I discovered a great new series of YouTube videos from the Emerson team managing the Fisher Valves & Instruments brand of products. Two of the three recent videos are part of the Control Valves Basics playlist which also has quite a number of other videos to quickly ramp you up the learning curve on basic knowledge of control valves.
The three new videos include:
- What Is a Control Valve? (2:04 runtime)
- What Are the Different Types of Control Valves? (3:31 runtime)
- What Are Control Valve Selection Criteria? (4:04 runtime)
Let’s recap the third one about control valve selection to give you a flavor for the content.
The video opens highlighting the fact that there are many styles of valves with many variations. The goal is to select the proper valve to reliably satisfy the requirements of its intended application. Having a flow coefficient is not sufficient to successfully select the right control valve.
From an economic perspective, it’s important not just to consider the upfront capital cost of control valves but to consider the entire lifecycle and life expectancy. Another selection consideration is maintenance schedule. Will there be routine shutdowns and if so, what are their frequency? The location of the valve and its accessibility need to be considered too.
Cost to maintain is another consideration as is the impact on the process if the valve were to fail, since this downtime may lead to lost revenue. Controllability is another consideration. How close to setpoint does it need to operate? Based on the processing characteristics is 10% good enough or does it need to be 1% or even ½%.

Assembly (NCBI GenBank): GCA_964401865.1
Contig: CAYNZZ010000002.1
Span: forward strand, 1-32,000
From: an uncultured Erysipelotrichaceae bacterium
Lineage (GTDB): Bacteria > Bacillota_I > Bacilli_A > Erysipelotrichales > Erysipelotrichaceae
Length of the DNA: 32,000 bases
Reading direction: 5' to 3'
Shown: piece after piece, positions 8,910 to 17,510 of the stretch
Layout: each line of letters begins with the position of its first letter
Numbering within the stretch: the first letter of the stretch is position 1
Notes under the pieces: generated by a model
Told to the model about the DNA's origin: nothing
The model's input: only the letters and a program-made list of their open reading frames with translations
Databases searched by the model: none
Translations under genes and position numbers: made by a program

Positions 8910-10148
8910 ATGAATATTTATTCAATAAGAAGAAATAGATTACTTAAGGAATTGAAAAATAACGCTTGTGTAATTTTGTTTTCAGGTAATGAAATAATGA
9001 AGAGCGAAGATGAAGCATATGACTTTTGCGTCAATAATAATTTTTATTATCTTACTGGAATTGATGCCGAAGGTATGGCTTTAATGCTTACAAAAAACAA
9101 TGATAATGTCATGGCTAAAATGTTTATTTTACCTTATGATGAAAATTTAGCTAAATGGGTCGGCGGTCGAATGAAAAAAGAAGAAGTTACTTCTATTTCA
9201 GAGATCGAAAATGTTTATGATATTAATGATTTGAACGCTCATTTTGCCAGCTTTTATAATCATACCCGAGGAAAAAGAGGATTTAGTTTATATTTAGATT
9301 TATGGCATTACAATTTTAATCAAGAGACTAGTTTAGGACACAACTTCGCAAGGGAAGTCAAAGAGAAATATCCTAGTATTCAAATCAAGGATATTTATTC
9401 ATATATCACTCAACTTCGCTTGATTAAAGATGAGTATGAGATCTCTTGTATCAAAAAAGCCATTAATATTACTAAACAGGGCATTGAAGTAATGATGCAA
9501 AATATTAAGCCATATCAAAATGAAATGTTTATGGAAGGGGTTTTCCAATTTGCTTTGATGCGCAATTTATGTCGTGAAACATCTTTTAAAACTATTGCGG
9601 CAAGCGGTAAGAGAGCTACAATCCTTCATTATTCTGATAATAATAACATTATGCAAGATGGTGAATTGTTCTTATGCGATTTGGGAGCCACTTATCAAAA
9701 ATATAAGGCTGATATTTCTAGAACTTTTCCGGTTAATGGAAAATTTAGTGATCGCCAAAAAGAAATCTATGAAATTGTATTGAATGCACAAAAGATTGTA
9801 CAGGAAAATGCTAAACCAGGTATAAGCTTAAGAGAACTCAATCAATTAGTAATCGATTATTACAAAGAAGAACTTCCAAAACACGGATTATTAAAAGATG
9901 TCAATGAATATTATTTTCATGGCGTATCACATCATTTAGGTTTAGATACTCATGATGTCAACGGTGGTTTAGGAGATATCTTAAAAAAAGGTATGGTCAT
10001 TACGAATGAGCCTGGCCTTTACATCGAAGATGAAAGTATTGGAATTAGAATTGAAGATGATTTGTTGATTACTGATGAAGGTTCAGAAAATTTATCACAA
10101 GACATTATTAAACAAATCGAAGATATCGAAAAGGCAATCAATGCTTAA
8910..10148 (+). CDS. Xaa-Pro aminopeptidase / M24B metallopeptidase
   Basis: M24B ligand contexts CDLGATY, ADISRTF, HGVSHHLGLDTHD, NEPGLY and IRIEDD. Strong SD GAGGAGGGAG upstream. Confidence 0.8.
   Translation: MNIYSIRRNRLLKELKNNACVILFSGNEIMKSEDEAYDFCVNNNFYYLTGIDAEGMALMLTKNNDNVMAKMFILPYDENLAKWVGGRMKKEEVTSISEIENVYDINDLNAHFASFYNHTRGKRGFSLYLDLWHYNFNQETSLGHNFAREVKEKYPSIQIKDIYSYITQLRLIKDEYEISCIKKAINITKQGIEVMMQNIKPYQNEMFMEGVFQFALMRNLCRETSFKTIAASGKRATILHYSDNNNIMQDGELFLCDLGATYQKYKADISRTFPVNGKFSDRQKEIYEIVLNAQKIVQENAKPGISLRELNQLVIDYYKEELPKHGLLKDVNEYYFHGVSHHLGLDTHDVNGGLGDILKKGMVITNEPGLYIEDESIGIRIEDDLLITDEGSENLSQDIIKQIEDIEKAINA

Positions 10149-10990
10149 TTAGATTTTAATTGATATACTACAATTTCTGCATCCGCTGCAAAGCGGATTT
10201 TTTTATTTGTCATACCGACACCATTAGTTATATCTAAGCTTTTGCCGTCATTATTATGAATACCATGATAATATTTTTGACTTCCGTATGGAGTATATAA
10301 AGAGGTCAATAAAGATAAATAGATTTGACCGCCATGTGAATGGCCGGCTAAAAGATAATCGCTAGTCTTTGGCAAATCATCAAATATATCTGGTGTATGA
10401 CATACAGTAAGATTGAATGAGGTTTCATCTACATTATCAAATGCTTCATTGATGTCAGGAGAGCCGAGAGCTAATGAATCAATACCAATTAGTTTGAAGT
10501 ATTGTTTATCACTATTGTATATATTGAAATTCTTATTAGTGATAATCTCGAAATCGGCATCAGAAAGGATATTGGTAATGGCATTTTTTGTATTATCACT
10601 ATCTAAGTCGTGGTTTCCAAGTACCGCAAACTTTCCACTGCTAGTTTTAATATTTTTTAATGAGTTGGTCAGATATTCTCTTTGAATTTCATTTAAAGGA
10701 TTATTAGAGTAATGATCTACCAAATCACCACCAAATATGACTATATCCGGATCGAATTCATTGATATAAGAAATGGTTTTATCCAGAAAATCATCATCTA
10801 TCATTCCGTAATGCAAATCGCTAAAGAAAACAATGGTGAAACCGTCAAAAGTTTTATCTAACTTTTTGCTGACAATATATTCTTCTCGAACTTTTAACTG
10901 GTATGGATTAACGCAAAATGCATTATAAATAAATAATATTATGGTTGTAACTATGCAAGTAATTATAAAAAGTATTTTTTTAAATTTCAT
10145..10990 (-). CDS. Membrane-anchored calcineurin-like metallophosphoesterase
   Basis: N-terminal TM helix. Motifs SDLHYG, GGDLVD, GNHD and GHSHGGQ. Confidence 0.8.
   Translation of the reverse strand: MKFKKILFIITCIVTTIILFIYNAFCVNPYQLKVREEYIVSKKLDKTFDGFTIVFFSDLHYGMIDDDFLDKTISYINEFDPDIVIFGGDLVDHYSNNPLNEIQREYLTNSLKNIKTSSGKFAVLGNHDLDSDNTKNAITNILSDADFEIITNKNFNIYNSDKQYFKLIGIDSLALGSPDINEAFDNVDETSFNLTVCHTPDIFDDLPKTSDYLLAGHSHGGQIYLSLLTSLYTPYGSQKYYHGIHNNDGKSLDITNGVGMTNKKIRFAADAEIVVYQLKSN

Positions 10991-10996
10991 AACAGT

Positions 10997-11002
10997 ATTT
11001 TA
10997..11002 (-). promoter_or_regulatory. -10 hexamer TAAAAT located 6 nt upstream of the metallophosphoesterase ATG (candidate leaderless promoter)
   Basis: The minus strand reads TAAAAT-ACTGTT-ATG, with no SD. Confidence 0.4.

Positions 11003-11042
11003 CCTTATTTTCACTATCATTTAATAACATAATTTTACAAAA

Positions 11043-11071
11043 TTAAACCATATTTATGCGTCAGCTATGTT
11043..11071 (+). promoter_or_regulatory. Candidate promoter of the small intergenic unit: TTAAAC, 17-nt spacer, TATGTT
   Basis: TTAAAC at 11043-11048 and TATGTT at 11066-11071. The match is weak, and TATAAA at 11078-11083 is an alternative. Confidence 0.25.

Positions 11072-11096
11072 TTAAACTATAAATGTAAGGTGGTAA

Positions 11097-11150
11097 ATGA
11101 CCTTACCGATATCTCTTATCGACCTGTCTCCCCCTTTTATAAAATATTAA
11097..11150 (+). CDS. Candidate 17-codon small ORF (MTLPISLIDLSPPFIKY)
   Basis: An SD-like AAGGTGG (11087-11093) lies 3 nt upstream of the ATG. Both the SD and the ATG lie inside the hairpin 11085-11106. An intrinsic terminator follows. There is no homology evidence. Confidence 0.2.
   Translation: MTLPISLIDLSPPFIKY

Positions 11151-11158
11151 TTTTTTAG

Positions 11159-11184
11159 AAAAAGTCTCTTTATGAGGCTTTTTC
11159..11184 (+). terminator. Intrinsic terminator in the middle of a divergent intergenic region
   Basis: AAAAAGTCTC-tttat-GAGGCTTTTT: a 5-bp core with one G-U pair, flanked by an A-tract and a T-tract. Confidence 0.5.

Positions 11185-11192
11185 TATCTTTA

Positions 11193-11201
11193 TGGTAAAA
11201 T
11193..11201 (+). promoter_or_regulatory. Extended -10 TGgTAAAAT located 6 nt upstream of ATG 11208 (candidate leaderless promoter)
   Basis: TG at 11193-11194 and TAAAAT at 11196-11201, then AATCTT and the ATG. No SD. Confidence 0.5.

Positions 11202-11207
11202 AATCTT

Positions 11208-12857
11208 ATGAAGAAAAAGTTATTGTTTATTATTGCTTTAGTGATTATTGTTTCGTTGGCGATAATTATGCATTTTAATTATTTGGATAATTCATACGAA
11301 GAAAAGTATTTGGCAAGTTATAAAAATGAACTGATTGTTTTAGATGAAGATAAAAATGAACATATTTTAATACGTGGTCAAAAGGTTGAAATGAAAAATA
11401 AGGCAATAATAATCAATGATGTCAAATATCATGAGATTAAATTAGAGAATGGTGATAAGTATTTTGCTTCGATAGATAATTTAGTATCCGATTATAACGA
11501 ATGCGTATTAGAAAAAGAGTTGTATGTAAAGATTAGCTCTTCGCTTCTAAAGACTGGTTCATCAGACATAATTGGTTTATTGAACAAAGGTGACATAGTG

Another selection consideration is the applicable code requirements, such as the ASME B16.34 Valves—Flanged, Threaded, and Welding End standard and any industry-specific regulations. Materials of construction requirements may include NACE or ISO corrosion resistance standards. The specifics of the application and environment in which the valve will operate can add additional requirements.
It’s important to remember that no two processes are identical, even in the case of repeating units and plants. A successfully applied valve in one application will not necessarily be successfully applied in another very similar application. Improperly selected valves can struggle to maintain setpoint and have to work extra hard in trying. This can lead to quality issues, wasted feedstock and damage to the valve’s internals.
Work with your local Impact Partner or Emerson office to determine the best valve to meet the selection requirements for your application. Visit the Fisher Valves & Instruments section on Emerson.com for more on control valve sizing & selection, quote on valve parts, drawing and toolkits to help you successfully apply the right valve for the application.